Peninsula police officer recovers from COVID-19, will donate plasma

A Burlingame Police Department officer, who survived coronavirus, is set to be among the first to donate blood plasma with COVID-19 antibodies to the Stanford Blood Center. It’s a donation that could help treat critically ill patients.

55-year-old Steve Vega had all the symptoms that included fever, chills, body aches, and a painful persistent cough.

“I knew something was wrong,” said Vega. “I thought it was just the flu or a cold and I shrugged it off.”

He had the symptoms in early March, the beginning stages of the pandemic. After a doctor's visit, he found out he had early pneumonia. He then tested for coronavirus and the results came back positive.

“I was scared, scared for me, my family” said Vega. “What’s going to happen to me? Am I going to be hospitalized? Am I going to be put on a ventilator? Is it going to get worse?”

In his 22 years on the force, nothing frightened him more than the unknown of COVID-19. He said his cop mentality kicked in.

“I told myself this is not going to beat me,” said Vega. “In my line of work, we have to learn to survive and those survival tactics came in to play.”

Officer Vega self-quarantined for 14 days, holed up in a room away from his wife and children. His immune system fought the virus and gradually he won the battle.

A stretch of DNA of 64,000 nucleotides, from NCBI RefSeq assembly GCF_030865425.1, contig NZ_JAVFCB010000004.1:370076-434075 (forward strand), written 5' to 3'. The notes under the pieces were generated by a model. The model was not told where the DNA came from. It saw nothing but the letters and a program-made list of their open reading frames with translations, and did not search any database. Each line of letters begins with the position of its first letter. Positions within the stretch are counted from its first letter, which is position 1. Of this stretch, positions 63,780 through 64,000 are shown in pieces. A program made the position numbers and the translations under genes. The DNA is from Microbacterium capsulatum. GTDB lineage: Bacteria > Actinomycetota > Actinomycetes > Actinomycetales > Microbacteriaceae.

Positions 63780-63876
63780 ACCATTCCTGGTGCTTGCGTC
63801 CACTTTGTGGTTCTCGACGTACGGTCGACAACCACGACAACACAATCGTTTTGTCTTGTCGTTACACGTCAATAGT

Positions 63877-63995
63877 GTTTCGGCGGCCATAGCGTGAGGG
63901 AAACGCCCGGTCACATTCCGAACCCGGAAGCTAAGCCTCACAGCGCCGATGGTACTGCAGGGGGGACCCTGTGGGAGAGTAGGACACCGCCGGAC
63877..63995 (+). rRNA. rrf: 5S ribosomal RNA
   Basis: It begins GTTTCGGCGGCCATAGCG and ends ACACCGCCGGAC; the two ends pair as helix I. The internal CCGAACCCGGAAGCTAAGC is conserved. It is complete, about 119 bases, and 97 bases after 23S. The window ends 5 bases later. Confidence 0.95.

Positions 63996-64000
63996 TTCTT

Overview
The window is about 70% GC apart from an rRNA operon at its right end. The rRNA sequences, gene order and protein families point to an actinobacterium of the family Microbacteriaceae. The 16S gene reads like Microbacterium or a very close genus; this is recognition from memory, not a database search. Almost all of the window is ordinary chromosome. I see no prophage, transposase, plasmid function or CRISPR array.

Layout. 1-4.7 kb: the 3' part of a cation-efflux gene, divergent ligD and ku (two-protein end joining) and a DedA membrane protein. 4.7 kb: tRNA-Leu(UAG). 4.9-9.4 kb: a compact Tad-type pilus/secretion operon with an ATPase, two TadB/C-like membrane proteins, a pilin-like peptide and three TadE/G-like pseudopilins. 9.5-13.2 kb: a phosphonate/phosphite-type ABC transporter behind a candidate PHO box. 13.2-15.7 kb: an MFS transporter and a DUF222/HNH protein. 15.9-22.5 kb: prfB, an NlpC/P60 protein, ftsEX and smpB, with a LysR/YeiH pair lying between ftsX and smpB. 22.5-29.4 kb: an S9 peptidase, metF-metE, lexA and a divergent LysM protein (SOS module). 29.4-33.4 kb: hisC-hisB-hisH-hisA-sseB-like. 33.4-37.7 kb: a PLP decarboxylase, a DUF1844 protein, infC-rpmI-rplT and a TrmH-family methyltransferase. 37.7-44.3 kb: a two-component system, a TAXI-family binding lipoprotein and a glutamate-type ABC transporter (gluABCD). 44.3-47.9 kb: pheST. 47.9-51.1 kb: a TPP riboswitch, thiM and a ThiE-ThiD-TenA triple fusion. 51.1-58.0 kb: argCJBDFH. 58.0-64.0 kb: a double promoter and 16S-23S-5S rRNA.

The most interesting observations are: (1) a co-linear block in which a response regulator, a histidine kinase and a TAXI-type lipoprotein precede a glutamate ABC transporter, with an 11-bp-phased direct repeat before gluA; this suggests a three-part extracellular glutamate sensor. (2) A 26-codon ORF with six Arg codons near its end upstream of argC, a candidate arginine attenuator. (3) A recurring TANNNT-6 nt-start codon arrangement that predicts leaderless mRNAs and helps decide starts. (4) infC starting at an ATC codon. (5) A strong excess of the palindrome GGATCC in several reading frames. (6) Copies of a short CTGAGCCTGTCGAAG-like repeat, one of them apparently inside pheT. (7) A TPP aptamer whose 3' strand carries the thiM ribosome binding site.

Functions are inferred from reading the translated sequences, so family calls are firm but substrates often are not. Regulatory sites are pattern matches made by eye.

“I always say mind over matter,” said Vega. “If you have it, fight, fight, fight don't give up.”

Fully recovered, Officer Vega saw a need to help other patients.

“It is very different from a vaccine but the convalescent treatment program, although investigational, there are promising findings to show it can potentially work,” said Dr. Suchi Panday, Stanford Blood Center’s Chief Medical Officer.

The Stanford Blood Center is collecting blood plasma containing COVID-19 antibodies from recovered patients. The plasma will then be transfused to sick patients.

“I lived it, got through it and now it’s my turn to give back,” said Vega.

The school resource officer now on patrol loves helping people. He’s eager to sign up for the donation program.

“This is such an awful, awful thing but if I can help one individual or more it’s a wonderful feeling,” said Vega.

Officer Vega’s appointment is scheduled for Thursday.

Stanford Blood Center started its donation program last week. So far, the center’s supply has helped a few sick patients at various hospitals within the state and will be used in clinical trials in the coming weeks.

Click here for more information on Stanford Blood Center's Convalescent Plasma Donation Program.